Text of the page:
Most primary school children have the listening skills expected of their age group, but only half are making the grade in music and drama, a national study shows.
The latest reports from the National Monitoring Study of Student Achievement (NMSSA) said most children in Years 4 and 8 were performing at the level expected of them in dance and visual arts, and in the English curriculum area of "viewing".
The government-funded study tests about 4400 children on two curriculum areas each year. Its latest reports covered the arts, and two areas of the English curriculum - listening and viewing.
The report said 79 percent of Year 4 children and 70 percent of Year 8 children were performing at the level of the curriculum expected for their age group for listening.
In viewing, which covers children's ability to understand the pictures in stories, 77 percent of Year 4s and 63 percent of Year 8s were achieving at the expected curriculum level.
The results were better than previous rounds of the study covering the other areas of English - reading and writing. In reading, only 59 percent of children were at the expected level and, in writing, only 35 percent of Year 8s were performing as expected.
The study found boys were about one year of achievement behind girls in their average scores for viewing, but only a little behind for listening.
The average scores of children in low-decile schools were about two years behind those of children in high-decile schools for viewing, but about three years behind for listening.
In the arts, achievement rates ranged from 82 percent of Year 4s achieving at the expected level of the curriculum in visual arts to only half in music and drama.
The study's leader, Alison Gilmore from the University of Otago, said the relatively high rates of achievement for listening and viewing were likely because they were less demanding than reading and writing.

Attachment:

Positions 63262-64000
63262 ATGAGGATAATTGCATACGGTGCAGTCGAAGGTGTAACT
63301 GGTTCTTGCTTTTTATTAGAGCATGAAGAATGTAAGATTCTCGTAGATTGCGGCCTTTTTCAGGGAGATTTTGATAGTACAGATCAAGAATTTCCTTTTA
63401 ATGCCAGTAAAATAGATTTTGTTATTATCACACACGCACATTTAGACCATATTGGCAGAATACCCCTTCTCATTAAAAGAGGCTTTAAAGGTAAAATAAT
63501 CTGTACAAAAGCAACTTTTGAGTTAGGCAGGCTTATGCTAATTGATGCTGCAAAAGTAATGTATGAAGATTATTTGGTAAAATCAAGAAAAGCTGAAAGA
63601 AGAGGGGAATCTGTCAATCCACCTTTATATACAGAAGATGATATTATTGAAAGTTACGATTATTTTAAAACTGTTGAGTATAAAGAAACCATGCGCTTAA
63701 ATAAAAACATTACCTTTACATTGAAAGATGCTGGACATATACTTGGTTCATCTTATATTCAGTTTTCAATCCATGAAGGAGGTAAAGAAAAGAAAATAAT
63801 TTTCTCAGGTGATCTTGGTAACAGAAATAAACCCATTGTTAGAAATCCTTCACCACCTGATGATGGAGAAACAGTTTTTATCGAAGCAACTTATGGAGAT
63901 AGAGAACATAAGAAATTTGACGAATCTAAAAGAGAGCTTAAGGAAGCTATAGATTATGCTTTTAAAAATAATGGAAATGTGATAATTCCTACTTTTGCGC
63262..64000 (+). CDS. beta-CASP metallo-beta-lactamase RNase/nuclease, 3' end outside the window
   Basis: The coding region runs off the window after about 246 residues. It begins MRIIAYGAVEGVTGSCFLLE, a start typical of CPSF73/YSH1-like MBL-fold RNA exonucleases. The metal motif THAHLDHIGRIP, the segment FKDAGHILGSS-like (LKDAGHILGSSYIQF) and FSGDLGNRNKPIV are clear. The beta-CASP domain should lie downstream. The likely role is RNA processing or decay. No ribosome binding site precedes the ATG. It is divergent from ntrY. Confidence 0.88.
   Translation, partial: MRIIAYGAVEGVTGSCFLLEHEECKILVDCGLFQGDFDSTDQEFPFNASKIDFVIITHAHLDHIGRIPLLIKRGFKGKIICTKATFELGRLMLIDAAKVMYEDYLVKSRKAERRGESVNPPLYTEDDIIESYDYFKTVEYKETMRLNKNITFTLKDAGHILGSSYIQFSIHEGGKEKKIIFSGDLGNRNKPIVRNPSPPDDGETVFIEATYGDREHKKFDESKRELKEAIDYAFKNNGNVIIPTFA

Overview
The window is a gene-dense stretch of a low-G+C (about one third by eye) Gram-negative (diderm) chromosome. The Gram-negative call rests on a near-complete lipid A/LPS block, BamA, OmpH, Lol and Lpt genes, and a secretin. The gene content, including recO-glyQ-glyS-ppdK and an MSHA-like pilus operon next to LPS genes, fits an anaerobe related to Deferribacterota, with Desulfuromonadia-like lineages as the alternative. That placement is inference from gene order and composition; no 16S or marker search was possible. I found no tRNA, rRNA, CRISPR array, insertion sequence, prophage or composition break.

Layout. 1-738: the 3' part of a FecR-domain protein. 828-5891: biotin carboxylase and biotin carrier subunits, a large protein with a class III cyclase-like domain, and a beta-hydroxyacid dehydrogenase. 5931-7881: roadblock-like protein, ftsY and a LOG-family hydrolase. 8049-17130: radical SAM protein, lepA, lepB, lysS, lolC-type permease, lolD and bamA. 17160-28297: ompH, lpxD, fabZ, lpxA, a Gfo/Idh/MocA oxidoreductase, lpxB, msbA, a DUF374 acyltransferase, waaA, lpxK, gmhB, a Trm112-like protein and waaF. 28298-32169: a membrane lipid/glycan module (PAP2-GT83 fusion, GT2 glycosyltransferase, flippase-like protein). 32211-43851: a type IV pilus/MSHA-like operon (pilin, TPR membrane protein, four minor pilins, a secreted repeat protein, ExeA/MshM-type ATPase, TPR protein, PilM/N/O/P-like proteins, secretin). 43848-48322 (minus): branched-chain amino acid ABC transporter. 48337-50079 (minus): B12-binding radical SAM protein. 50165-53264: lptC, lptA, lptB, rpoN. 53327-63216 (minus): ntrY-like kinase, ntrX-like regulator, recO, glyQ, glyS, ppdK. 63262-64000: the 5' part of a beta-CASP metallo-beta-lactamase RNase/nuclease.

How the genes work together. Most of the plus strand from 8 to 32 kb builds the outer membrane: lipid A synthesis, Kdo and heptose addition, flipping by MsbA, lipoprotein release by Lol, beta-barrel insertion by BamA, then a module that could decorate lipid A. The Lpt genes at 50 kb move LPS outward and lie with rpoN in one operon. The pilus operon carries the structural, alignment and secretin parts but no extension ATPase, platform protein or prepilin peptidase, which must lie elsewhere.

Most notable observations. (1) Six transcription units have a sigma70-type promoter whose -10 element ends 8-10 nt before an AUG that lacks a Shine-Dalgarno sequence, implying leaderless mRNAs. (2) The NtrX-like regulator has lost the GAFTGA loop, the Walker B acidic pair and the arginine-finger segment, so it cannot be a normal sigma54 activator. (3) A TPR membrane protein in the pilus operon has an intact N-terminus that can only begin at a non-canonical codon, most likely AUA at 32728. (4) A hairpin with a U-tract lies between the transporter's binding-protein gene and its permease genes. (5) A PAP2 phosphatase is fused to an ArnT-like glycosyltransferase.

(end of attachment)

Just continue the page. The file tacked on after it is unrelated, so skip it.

"Listening and viewing are less demanding skills and in a sense they are prerequisite skills to the sorts of skills students need to utilise in order to begin to develop their reading and writing," she said.
Principals concerned schools falling behind on arts
Associate Professor Gilmore said the study showed schools need more help with the arts curriculum.
"Teachers need more support in schools to deliver dance and drama and music," she said.
However, she said the visual arts were an exception, with children performing well and teachers feeling confident about teaching the subject.
Principals Federation president Whetu Cormick said the relatively good results for listening and viewing were not because they were easier than reading and writing, but because schools were deliberately helping children develop those skills.
"Teachers are spending a great deal of time giving children opportunities to speak and listen to one another, whether it be one-on-one or in group situations," he said.
Mr Cormick said the mixed results for the arts were not so good.
He said schools were spending less time on the arts because they were concentrating on reading, writing and maths because of the National Standards, and trainee teachers were getting less preparation in arts teaching than in the past.
Mr Cormick said the arts were not a less important curriculum area than reading, writing and maths.
"We value the arts in our wider community, so therefore children should be given the opportunity to be involved in these to explore their own creative potential," he said.
Listening skills 'impact learning in other areas'
Massey University senior education lecturer Alison Sewell said the high scores in listening were a good sign, especially the "phenomenal" figure of 79 percent for Year 4 students.
"It's testament to the great work our New Zealand primary teachers are doing in the classroom," she said.
"I'm really surprised, I think historically New Zealand children haven't been very good at listening skills, so that's a great outcome."
Dr Sewell said listening was a skill that children needed to be taught, and she was worried that Māori and Pasifika students had lower average scores than other children.
"It is disappointing that once again we've got this disparity of outcomes for our Māori and Pasifika students," she said.
"With listening and viewing, that has an impact on their learning in other areas. If they're not able to listen well and not able to use visual language that's going to impact their learning in maths and science and other areas so it is important to get right."
Ministry of Education acting deputy secretary Karl Le Quesne said the ministry was redesigning professional learning for teachers to help schools improve the areas that were most important for their students.
He said a recent ministry survey found primary teachers wanted more practical resources in the arts.
"We are considering how the NMSSA findings informs the total picture we have on achievement for the arts and English," Mr Le Quesne said.